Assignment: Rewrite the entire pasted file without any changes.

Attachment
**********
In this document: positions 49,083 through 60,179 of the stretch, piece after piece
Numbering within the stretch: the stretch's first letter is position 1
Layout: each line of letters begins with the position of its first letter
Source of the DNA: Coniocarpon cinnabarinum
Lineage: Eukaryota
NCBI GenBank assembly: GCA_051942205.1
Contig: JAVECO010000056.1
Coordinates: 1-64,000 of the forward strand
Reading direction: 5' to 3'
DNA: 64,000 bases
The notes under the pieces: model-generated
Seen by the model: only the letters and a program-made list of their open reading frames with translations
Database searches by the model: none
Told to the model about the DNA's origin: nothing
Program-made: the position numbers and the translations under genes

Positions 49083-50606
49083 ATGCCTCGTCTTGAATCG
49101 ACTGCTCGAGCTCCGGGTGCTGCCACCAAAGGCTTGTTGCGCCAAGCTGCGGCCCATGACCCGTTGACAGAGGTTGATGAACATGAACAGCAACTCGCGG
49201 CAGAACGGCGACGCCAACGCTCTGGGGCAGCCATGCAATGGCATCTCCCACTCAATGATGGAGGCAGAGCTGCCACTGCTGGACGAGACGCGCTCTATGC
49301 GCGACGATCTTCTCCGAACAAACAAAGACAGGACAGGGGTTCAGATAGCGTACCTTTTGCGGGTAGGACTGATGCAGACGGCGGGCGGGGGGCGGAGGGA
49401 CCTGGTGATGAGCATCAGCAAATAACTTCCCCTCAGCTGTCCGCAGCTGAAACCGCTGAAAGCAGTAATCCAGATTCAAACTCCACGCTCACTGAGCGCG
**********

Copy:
In this document: positions 49,083 through 60,179 of the stretch, piece after piece
Numbering within the stretch: the stretch's first letter is position 1
Layout: each line of letters begins with the position of its first letter
Source of the DNA: Coniocarpon cinnabarinum
Lineage: Eukaryota
NCBI GenBank assembly: GCA_051942205.1
Contig: JAVECO010000056.1
Coordinates: 1-64,000 of the forward strand
Reading direction: 5' to 3'
DNA: 64,000 bases
The notes under the pieces: model-generated
Seen by the model: only the letters and a program-made list of their open reading frames with translations
Database searches by the model: none
Told to the model about the DNA's origin: nothing
Program-made: the position numbers and the translations under genes

Positions 49083-50606
49083 ATGCCTCGTCTTGAATCG
49101 ACTGCTCGAGCTCCGGGTGCTGCCACCAAAGGCTTGTTGCGCCAAGCTGCGGCCCATGACCCGTTGACAGAGGTTGATGAACATGAACAGCAACTCGCGG
49201 CAGAACGGCGACGCCAACGCTCTGGGGCAGCCATGCAATGGCATCTCCCACTCAATGATGGAGGCAGAGCTGCCACTGCTGGACGAGACGCGCTCTATGC
49301 GCGACGATCTTCTCCGAACAAACAAAGACAGGACAGGGGTTCAGATAGCGTACCTTTTGCGGGTAGGACTGATGCAGACGGCGGGCGGGGGGCGGAGGGA
49401 CCTGGTGATGAGCATCAGCAAATAACTTCCCCTCAGCTGTCCGCAGCTGAAACCGCTGAAAGCAGTAATCCAGATTCAAACTCCACGCTCACTGAGCGCG